I rolled into the lovely town of Bellingham in Washington and stayed with Ian, another Adventure Motorcyclist who had done some impressive trips of his own. We chatted about bikes and he recommended I ride the lakeside road out in the morning.
The lake was indeed gorgeous and the road twisted around in tight curves marked 25 miles an hour. I was going about 35, jamming to my iPod and grinning with every turn.
Then I hit one marked 15mph…but there wasn’t time to really slow down. I leaned the bike over as hard as I could, I swear I felt completely horizontal and was just waiting to hear scraping, but the bike kept leaning. I should have just kept going for it, I may have made it, but foolishly I began to wonder what would happen if I slid out. I glanced to the side of the road at the muddy rut that awaited me and next thing I knew the bike bolted up and started heading right at it. Since I wasn’t leaned over, I thought I could hit it dead on and ride it back out onto the road again, but the grass was slippery and the bike spun sideways, hitting the embankment and bucking into the air.
I was suddenly splayed out face down in the mud, with my bike upside-down, backwards, on top of my head. I reached up and blindly pushed the bike off of me, grabbing onto some searing hot piece of engine which promptly melted through my glove and the first few layers of skin.
I stood up and checked my body all over. Aside from neck soreness, hand burn and a killer headache, I was alright.
“Holy shit!” A young guy driving by had seen my crash and thought I was toast. He kindly helped me drag my bike out of the muddy ditch, asking me about a hundred times if I was really okay before he continued on down the road.
The bike is facing the opposite way of my original direction, you can see the pile of dirt where we hauled the bike out of the muddy ditch. I had some nice grassy handlebar fringe for a while too… Continue reading
I had run out of travel food the night before and ate a vending machine dinner of Doritos and fruit snacks, so by the time I hit the road in the morning, I was starving. I stopped in at a little diner for a massive stack of pancakes and sausage.
The other diners were very friendly and were asking about my trip. I had my map spread out and told them I planned to take the Crow’s Nest West to Vancouver.
“No, no” a man in overalls interrupted “That road winds through the mountains and a bunch of little towns, what you want to do is take the interstate. It’s straight and flat and much faster.”
I laughed to myself, smiled and thanked him for telling me what I needed to know.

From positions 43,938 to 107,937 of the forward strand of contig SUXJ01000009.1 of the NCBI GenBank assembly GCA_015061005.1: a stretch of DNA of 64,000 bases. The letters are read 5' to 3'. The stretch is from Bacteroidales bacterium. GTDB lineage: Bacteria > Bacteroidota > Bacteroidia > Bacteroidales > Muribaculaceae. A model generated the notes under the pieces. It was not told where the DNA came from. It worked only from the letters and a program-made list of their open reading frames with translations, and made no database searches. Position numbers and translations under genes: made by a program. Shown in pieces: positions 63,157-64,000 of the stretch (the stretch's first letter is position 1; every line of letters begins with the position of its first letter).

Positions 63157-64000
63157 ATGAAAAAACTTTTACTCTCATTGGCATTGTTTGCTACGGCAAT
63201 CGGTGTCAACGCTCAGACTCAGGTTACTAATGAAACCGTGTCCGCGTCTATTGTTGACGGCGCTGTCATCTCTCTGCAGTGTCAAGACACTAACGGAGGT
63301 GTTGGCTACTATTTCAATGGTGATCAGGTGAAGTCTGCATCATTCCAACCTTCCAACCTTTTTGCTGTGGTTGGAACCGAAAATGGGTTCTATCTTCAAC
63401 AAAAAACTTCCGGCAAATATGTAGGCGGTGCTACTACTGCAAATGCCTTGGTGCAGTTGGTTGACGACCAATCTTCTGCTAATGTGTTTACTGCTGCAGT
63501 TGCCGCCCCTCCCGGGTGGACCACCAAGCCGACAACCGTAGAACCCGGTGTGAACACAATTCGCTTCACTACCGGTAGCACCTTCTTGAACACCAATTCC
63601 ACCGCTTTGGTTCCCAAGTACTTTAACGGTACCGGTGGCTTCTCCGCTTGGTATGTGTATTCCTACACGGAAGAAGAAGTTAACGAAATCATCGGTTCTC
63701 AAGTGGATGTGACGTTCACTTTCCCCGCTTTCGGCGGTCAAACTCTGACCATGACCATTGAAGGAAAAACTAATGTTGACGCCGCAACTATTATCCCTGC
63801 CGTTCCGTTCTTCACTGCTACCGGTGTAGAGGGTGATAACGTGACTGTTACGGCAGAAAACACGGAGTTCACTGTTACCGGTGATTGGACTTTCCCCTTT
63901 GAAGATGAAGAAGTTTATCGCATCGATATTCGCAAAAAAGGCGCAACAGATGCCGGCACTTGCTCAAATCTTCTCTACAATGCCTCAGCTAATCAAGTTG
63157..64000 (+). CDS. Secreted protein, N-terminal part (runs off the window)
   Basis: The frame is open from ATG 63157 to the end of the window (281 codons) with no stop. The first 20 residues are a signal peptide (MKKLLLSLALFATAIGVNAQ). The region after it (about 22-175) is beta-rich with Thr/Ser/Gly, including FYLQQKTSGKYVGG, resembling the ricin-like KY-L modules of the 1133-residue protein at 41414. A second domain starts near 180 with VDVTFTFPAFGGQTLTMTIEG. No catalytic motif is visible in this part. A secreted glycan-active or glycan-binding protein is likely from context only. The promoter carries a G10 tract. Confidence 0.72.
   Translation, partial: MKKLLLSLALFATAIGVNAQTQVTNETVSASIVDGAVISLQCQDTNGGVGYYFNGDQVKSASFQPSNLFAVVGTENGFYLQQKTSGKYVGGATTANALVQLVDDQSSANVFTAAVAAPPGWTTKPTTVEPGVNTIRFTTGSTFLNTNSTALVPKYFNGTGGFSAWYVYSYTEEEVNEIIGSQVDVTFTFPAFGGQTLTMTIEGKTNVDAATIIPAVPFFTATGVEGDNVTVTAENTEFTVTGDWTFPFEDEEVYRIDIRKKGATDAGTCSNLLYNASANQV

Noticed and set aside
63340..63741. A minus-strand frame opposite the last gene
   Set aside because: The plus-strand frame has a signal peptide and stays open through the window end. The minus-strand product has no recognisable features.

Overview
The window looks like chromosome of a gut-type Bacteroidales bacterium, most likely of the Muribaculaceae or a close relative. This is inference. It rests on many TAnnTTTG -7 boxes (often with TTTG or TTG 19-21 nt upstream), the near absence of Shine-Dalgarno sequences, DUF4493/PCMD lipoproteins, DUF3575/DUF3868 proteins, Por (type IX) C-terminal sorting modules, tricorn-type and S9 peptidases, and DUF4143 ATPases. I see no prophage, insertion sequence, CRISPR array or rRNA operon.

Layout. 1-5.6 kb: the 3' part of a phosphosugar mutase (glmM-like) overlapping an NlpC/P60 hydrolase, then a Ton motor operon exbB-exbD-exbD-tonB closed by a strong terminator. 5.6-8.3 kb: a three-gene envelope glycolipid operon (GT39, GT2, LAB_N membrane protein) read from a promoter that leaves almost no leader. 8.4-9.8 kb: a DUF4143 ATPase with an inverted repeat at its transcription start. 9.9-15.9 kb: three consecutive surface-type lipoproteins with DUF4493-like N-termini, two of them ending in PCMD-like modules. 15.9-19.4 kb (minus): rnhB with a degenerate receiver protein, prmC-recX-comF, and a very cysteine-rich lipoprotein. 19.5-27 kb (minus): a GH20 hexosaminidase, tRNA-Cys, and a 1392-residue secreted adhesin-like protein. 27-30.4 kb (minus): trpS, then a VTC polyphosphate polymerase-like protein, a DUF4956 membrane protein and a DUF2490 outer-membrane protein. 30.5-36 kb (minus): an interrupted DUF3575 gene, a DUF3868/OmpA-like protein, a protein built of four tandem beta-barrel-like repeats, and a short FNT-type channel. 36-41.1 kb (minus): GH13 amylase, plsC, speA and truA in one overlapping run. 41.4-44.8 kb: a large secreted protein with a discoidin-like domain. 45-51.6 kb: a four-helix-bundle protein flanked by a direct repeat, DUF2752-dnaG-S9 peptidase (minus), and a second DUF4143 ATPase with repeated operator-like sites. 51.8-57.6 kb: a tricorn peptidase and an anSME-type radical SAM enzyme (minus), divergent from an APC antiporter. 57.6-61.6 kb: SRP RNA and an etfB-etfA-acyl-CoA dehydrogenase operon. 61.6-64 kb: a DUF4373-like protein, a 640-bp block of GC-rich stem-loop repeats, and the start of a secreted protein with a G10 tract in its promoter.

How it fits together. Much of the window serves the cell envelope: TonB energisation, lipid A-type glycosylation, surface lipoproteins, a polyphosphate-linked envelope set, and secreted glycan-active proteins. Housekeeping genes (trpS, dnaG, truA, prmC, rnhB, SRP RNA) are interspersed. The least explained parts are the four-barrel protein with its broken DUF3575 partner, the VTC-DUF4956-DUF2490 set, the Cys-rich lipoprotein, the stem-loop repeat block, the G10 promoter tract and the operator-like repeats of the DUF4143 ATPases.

The Crow’s Nest did indeed wind through the mountains and the weather was very erratic. I would be getting drenched for miles and then dip into a valley where I would be overheating in just my mesh armor. I didn’t get as many pictures as I would like due to the rain.
Some kind of concrete monument with flags of the world Continue reading
It was very, very wet.
I reached the Canadian border and the guard looked skeptically at my plates.
“Let me get this straight, you rode this dirt bike from Arizona to visit your friend up here?”
I guess that does sound silly, but the truth that I was just doing it for the hell of it seemed even stranger.
He shrugged, stamped my passport and I went on going North. My headlight was useless, the night had turned completely pitch black and I was squinting to make out the lines on the sides of the road. I was wearing every bit of gear, plus waterproofs to stay warm and still I was beginning to shiver violently. My hands were frozen around my hand grips and my fingertips were numb. Riding all night wasn’t going to be an option after all, so I turned off the highway at town called Warner.
The town consisted of one main street with a hotel above a bar. I pulled up outside, shut off the bike and wandered in, decked out in my oversized bright yellow rain gear and looking very much like the Stay Puft marshmallow man.
There were about eight men seated along the bar and they all turned as I entered and stared at me blatantly. I’m assuming not many women pass through the town of Warner (I doubt many -people- do for that matter, it took the bartender a while to remember where they kept the room keys) and I felt a bit comforted knowing I looked like hell.
The room reeked of cigarettes and stale beer, but I was too tired to care and fell alsleep as soon as my head hit the pillow.
Renewed by sleep and a morning shower, I headed off again towards Edmonton.
Lethbridge is the first major city heading North and just when I hit the city limits, a man in a truck passed me flailing his arms and pointing at the back of my bike. Continue reading